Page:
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The Problem With Instagram feminism

Social media has become an unofficial forum for feminist agendas and discussion, and this is exceptionally true for Instagram. Influencers, authors and activists can use their stories, posts and reels to highlight issues and concerns with a like-minded audience. But this sentiment is not universal. Despite the majority of well-meaning activists and creators doing their bit for gender equality, there are a number of accounts that are hindering this potential.

If you follow any equality or activist-related accounts on Instagram, your Explore page has probably introduced you to accounts with ‘feminist’ somewhere in their username. These accounts often post quotes or memes that anyone who identifies as female might resonate with and it is ambiguous who they are run by. They often post relatively surface level content that won’t offend users or Instagram guidelines, which usually translates to millions of followers. However, behind the inspirational or body-positive quote you just liked are men profiting off this online ‘activism.’

The most notorious offender of this deceitful online presence is the Instagram account @feminist, from which two men are profiting off the feminism of their followers. The account is run by Jacob Castaldi and Tanner Sweitzer, the founder and director of Contagious Creative. What they don’t want you to know is that @feminist is part of a much wider network of other accounts including @chnge and @march, and this network has accumulated a following of more than ten million Instagram users. These accounts are all used to discreetly market Castaldi and Sweitzer’s clothing company CHNGE, which you probably wouldn’t know because they don’t declare this anywhere on their multitude of accounts.

While there is an ethical question mark over the use of a feminist Instagram account to discreetly market their own brand, Castaldi and Sweitzer are not entirely at fault. According to the @chnge account they donate 50% of their net profits to charity and they also donated $200,000 to the Black Lives Matter movement. While their charity should not be overlooked, it is still ethically concerning that their profit, and in turn their donations, are in part generated off the back of feminism. @feminist is only one example of the plethora of Instagram accounts that have the word ‘feminist’ or ‘feminism’ in their username, so it is unfair to generalise that all activist Instagram accounts with ambiguous ownership are always owners of a clothing brand. However, it is no coincidence that Sweitzer and Castaldi have accumulated a large following of young women with very palatable, diluted feminist content.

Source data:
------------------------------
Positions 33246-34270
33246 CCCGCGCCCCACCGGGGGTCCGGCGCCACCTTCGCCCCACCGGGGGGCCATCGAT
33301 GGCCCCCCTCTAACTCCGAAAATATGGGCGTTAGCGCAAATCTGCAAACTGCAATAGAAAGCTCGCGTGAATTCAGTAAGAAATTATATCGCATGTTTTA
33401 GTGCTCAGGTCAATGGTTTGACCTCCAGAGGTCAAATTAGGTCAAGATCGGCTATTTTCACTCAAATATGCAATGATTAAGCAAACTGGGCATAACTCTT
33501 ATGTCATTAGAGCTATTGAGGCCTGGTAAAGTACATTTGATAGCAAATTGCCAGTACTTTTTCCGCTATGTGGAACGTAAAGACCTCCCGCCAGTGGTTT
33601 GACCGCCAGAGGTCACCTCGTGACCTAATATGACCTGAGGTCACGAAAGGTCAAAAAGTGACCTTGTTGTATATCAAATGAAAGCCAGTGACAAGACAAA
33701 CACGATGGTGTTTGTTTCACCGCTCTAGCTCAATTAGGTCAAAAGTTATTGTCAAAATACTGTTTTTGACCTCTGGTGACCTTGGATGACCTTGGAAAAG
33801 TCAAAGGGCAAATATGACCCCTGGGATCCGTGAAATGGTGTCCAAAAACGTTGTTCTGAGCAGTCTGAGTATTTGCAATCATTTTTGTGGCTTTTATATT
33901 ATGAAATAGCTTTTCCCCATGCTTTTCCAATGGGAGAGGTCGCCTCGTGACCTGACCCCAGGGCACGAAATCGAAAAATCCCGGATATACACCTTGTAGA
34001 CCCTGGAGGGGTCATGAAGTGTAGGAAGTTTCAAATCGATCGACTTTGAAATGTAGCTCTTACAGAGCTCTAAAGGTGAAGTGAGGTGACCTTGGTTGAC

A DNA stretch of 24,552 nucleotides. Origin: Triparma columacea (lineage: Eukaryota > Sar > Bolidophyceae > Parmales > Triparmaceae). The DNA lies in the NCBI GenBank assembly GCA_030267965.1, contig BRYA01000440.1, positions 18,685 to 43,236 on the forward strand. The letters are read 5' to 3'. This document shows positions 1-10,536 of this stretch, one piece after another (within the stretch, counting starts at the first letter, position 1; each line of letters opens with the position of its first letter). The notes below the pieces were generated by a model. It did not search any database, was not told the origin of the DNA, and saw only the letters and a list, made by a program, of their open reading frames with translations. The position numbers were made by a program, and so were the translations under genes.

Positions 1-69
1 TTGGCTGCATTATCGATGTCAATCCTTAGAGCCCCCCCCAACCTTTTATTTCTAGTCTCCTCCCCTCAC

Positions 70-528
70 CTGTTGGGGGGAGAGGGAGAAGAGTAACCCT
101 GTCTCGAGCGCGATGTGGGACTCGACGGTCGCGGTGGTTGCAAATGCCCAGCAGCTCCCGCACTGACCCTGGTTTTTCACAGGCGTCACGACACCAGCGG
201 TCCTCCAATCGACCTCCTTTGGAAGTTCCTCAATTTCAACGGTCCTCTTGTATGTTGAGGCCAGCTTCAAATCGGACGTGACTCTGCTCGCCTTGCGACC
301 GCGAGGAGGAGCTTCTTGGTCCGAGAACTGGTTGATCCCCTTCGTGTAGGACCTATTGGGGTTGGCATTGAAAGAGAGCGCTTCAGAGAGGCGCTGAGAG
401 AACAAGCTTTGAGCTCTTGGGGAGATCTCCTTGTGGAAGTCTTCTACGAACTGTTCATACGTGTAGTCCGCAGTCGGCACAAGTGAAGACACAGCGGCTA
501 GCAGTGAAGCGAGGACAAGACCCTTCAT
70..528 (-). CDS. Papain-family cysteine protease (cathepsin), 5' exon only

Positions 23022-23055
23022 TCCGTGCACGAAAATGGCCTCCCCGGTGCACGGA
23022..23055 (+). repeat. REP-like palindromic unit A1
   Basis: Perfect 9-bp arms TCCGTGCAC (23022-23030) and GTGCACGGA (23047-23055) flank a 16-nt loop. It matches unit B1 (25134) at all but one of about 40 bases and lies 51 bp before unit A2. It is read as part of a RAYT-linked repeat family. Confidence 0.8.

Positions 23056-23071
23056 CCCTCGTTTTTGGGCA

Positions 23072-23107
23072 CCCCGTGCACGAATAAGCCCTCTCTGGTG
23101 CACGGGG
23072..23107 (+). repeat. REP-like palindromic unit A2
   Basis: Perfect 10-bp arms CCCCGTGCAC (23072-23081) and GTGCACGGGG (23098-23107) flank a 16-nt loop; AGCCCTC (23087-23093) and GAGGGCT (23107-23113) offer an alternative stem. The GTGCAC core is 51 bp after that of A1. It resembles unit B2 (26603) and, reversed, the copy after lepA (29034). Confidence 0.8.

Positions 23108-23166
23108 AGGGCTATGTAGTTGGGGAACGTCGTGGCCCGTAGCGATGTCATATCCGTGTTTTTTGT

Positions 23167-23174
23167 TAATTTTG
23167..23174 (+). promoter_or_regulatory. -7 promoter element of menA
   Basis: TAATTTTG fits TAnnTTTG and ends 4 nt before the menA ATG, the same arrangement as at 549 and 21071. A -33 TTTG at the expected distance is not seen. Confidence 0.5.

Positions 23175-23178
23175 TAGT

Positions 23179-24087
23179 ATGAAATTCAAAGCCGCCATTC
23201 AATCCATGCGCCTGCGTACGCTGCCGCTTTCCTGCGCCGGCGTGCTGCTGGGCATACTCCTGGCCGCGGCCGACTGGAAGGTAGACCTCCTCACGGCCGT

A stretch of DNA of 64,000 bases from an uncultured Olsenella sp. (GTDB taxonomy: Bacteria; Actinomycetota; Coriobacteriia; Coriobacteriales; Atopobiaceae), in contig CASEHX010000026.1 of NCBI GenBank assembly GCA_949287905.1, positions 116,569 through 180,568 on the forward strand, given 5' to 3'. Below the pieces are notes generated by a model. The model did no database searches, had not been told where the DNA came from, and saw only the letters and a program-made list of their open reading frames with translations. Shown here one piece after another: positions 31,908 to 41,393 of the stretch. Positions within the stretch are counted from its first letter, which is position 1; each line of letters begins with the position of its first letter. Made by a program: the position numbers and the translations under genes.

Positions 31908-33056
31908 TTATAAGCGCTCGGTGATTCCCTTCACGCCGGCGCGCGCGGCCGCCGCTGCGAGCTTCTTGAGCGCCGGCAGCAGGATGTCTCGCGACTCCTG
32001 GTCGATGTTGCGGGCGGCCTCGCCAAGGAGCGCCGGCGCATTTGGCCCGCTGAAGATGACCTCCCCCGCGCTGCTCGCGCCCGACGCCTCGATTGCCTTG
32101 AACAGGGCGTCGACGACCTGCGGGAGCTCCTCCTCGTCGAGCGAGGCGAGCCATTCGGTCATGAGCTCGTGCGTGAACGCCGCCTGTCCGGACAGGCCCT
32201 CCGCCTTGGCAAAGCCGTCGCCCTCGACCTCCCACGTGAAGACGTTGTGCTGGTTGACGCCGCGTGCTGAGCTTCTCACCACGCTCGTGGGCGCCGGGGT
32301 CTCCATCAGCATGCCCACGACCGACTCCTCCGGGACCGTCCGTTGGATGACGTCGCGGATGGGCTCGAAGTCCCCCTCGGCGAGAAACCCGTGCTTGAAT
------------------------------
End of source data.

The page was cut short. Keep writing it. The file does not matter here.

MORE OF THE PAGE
At first glance, these ‘feminist’ accounts appear to post seemingly surface level content that just passes the threshold of ‘feminist’ content. But if we look a little deeper at accounts such as @feminist, we can see that they barely match this criterion. The account is limited to the bare minimum of ‘feminist’ content, the majority of its posts restricted to body positive content. Now this kind of content IS important, especially in the Explore pages and feeds of young women and girls. However, this becomes problematic when we recognise that Castaldi and Sweitzer are not circulating content from a place of neutrality. Ultimately, they are preying on the vulnerability of young women who enjoy body positive content as a marketing tool for their own product, not because they care particularly deeply about the negative consequences social media can have on the way young girls regard their bodies. It is not an accident that this is the main theme of their posts. There is an endless list of concerns that feminists are talking about – FGM, white feminism, the gender pay gap and child brides to name a few, but these do not accumulate the likes that shift the clothes of the brand behind the account.

The case of @feminist should be seen as a microcosm for the marketing and algorithms at work behind the façade of Instagram. Fortunately, not all the accounts that fall under feminism or any other type of activism are quietly trying to sell you clothes. But it should not go unnoticed that the case of @feminist is representative of a much larger trend, where the concerns and conversations of feminists are being shadowbanned or glossed over or, in this case, used as a tool for marketing.


Victoria is a third year Religion, Politics and Society student at King's. She is considering a postgraduate degree in Gender Studies and a future career in journalism. She enjoys yoga and reading classic English literature.
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